Continued from page 6 Great Decisions at the Library: March 2, 9:30-11 a.m., Bainbridge Library, 1270 Madison Ave. N. “Sacred Cow: Defending America on a Budget,” moderated by Laurance Kerr, retired U.S. diplomat and former associate professor of history at the National Defense University. BAINBRIDGE ISLAND HEALING DEMOCRACY ACTION CIRCLES: March 3, 3-5 p.m., Vineyard Lane Community Room, 978 Vineyard Lane, Bainbridge Island. Opportunity for people to meet in a comfortable setting to think more deeply about their own roles as citizens and share their visions for a better world. One-time fee of $10 for the series. Info: www., (206) 842-4439. AARP Tax Assistance: Through April 15, Bainbridge Public Library, 1270 Madison Ave. N. Monday, 10:30 a.m. to 1 p.m. and 5:30-7:30 p.m.; Wednesday, 10:30 a.m. to 1 p.m.; Fridays, 1:30-4 p.m. Free. Info: (206) 842-4162, Free income tax preparation: Through April 13, Martha and Mary, 19160 Front St. NE, Poulsbo. Thursday, 1-5 p.m.; Friday and Saturday, 10 a.m. to 2 p.m., No appointments. Poulsbo Garden Club grants: The club is offering grants to organizations and individuals in the North Kitsap area to foster knowledge and interest in gardening and to promote civic beautification projects. Educational funds are also available for horticulture or landscaping design study. Request applications to dolores@lynchclan. com. Deadline for submission is March 1. 12-Step Biblical-based Recovery Group: Wednesdays, 7-8:30 p.m., Cornerstone Christian Fellowship, 901 N. Wycoff, Bremerton. “Honu Life in Christ”: a support group for addictions/ compulsions, alcohol, drugs and general life issues recovery. Info: David, (360) 509-4932. ABUSE RECOVERY MINISTRY & SERVICES: Free faith-based domestic abuse victim recovery classes for women now being offered in Kitsap County. These weekly classes are designed to help women heal from domestic abuse. Women may begin attending at any time. Info: (866) 262-9284 for confidential time and place. Al-Anon: Tuesdays, 7-8:30 p.m.; Wednesdays, noon to 1:30 p.m.; Thursdays, 7-8:30 p.m.; St. Charles Anglican Church on Little Valley Road. Info: (360) 779-1900.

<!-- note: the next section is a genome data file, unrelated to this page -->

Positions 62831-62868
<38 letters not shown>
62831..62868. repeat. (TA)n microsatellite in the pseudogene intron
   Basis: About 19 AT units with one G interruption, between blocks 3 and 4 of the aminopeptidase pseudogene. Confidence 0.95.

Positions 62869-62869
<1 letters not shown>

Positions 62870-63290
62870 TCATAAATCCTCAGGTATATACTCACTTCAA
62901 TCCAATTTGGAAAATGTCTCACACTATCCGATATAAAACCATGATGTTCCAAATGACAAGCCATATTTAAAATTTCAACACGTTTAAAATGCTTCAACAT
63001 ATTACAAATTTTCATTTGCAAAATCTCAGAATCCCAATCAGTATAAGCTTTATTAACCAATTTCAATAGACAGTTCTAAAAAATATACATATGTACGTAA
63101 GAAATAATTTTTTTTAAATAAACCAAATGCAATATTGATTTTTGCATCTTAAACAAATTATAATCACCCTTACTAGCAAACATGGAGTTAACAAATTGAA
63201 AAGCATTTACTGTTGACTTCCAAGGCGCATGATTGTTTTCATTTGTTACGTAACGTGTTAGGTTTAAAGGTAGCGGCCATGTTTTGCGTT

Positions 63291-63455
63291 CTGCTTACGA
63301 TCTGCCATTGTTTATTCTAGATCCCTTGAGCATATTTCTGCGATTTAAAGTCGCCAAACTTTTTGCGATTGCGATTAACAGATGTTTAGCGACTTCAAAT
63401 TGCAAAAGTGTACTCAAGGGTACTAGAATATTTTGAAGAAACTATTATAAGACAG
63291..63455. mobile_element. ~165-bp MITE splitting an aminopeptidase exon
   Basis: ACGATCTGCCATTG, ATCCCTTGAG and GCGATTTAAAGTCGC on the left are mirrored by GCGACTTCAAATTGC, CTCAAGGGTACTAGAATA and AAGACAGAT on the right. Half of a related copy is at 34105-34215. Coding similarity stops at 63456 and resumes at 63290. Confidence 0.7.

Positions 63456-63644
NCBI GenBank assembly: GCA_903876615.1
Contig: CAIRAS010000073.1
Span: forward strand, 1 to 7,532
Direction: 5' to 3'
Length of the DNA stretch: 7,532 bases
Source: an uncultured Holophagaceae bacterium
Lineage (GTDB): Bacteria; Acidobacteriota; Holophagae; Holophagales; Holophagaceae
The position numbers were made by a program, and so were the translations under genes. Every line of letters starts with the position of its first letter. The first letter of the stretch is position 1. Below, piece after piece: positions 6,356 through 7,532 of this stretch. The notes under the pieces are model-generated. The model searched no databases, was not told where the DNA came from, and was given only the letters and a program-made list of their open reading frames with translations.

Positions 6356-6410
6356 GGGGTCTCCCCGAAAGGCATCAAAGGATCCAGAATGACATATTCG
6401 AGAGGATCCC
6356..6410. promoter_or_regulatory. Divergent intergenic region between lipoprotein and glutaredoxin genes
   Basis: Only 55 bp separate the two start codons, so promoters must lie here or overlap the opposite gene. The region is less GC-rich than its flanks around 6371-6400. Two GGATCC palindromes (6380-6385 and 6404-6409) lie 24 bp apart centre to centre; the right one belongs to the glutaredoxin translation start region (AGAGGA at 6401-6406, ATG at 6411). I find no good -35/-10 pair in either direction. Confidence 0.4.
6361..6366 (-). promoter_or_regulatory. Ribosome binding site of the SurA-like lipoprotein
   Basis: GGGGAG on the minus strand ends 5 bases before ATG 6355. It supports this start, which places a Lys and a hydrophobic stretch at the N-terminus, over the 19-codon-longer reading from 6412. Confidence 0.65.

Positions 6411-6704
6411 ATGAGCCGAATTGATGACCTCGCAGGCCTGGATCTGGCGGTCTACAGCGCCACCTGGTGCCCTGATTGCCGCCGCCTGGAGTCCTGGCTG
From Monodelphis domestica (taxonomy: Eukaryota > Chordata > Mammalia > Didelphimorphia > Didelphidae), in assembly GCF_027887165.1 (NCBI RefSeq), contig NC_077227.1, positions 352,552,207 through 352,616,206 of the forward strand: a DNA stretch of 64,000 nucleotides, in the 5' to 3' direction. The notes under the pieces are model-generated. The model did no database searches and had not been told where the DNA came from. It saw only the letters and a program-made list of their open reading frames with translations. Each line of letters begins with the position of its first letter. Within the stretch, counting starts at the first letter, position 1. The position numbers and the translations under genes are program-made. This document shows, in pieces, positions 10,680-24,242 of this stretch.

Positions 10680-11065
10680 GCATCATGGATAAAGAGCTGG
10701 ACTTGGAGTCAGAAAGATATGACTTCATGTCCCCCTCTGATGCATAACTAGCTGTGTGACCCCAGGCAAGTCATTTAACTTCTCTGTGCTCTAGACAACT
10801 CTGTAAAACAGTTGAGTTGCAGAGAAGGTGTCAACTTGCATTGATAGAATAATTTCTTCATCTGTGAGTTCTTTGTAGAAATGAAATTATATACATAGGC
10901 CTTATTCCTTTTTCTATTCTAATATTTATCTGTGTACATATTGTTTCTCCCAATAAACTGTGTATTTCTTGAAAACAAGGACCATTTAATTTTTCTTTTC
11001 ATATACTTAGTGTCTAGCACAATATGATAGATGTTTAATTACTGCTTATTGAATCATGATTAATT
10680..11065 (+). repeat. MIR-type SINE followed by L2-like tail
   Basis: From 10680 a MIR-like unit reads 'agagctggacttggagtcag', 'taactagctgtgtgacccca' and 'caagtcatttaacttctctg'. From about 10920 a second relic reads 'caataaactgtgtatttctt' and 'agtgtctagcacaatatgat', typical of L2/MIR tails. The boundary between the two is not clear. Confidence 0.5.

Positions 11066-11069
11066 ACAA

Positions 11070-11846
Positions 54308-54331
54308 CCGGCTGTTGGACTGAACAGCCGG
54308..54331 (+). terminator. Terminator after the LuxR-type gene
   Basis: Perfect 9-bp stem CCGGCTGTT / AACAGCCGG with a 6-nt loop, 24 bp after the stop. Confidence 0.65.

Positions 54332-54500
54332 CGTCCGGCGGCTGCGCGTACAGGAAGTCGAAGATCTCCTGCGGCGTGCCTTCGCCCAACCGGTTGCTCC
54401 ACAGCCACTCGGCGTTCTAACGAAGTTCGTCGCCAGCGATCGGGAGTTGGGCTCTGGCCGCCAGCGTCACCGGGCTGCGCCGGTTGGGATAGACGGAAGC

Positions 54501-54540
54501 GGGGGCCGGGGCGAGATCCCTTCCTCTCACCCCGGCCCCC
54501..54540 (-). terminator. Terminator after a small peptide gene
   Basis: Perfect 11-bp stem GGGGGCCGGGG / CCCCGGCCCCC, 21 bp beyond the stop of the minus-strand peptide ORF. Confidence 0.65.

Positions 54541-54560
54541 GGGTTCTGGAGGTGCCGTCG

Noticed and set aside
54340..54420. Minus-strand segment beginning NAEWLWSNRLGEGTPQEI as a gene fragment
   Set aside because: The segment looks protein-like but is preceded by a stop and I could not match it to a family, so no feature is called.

Friday, February 22, 2013 At Ease Toastmasters: Wednesdays, 7-8 p.m., Subway meeting room, 3850 Kitsap Way, Bremerton. Learn valuable public speaking, evaluation and leadership skills in a friendly, supportive atmosphere. Info: Dave Harris, (360) 478-7089 or harriscd.wa@ Bainbridge Island Republican Women: Second Wednesday, 11 a.m., Wing Point Golf and Country Club, 811 Cherry Ave., Bainbridge Island. Lunch: $17. Guests welcome. RSVP: (206) 337-5543. Bridge Group: Tuesdays, 8 a.m., Stafford Suites, 1761 Pottery Ave., Port Orchard. Free to play, $4 for lunch. Info: Denise Hoyt,, (360) 874-1212. Cataldo Lodge (Sons of Italy): 3rd Wednesday, 5:30 p.m., VFW Hall, 190 Dora Ave., Bremerton. Dinner at 6:30 p.m. and meeting at 7:30 p.m. Free, all are welcome. Info: JoAnn Zarieki (360) 6926178. Central/South Kitsap Women and Cancer support group: Second and fourth Thursday, 10:30 a.m. to noon, Radiation Oncology Library, Harrison Medical Center, 2520 Cherry Ave., Bremerton. Facilitators: Sue-Marie Casagrande, oncology social worker; and Bonnie McVee, life coach and cancer survivor. Info: (360) 744-4990, Depression & Bipolar Support Group: Tuesdays, 6-7:30 p.m., Saint Paul’s Episcopal Church, 700 Callahan Dr., Bremerton. Open to those living with Depression and/or Bipolar disorder, and loved ones and supporters of people living with these mood disorders. Info: Richard (360) 377-8509. Drum Circle: Sundays, 2 p.m., The Grange, 10304 N. Madison, Bainbridge Island. A drum circle led by Dennis Pryor. Bring a drum or borrow one. Donation: $10. Info: (360) 598-2020. Keyport Coffee Hour: Wednesdays, 9-10 a.m., Keyport Mercantile, 15499 Washington Ave. NE. Meet and get to know your neighbors, with coffee and tea compliments of the Merc. Info: Knitting Group: Wednesdays, 3 p.m., Liberty Bay Books, 18881 Front St. NE, Poulsbo. All skills welcome. Info: Suzanne Droppert, (360) 779-5909, Navy Wives Club of America Kitsap No. 46: Second Saturday, 11 a.m., Jackson Park Community Center, Naval Base Kitsap, Bremerton. Service-oriented and charitable organization. Info: Joey Price (360) 779-6191, www. North Kitsap Eagle dinner: Every Thursday, 6 p.m., 4230 Lincoln Road, Poulsbo. Cost: $8 for salad, entree, dessert and coffee or tea. Non-members welcome. Info: (360) 779-7272. Norwegian language classes: Mondays, 6:30 p.m., Sons of Norway, 18891 Front St., Poulsbo. Beginning, intermediate and advanced classes. Info: Stan Overby (360) 779-2460. OfficeXpats networking: First Wednesday, 5:30 p.m., 403 Madison Ave. N, Bainbridge Island. Share information about your business in a large group setting. Free. Info: Ann Whitmore, (206) 890-4797, ann@healthylosers. com. Parkinson’s Support Group: Third Thursday, 1 p.m., Bradley Center, Suite 140A, 26292 Lindvog Road, Kingston. For patients or caregivers, all are welcome. Info: Gary, (360) 265-5993; Janet, (360) 265-5992. Port Gamble Historical Museum lecture series: Second Monday, 5-8 p.m. Info: www. Port Orchard Toastmasters Club: First and third Tuesdays, 6:30 p.m., Park Vista, 2944 SE Lund Ave., Port Orchard. Members learn to improve their speaking and leadership skills. Visitors welcome. Info: Bill Slach, (360) 895-8519. Poulsbo Noon Lions meeting: Thursdays, noon, First Lutheran Church, 18920 4th Ave., Poulsbo. Reiki Circle: Second and fourth Tuesdays, 6:30 p.m., a private home on Bainbridge Island. Now welcoming new members. New to Reiki? Attunements and classes available. Info: (206) 3847081. Rotary Club of Silverdale: Thursdays, 12:15 p.m., Silverdale Beach Hotel. Info: Jack Hamilton, (360) 308-9845. Silverdale Farmers Market: Fridays, 1-6 p.m., Kitsap Mall, Hale’s Ale entrance. Info: www.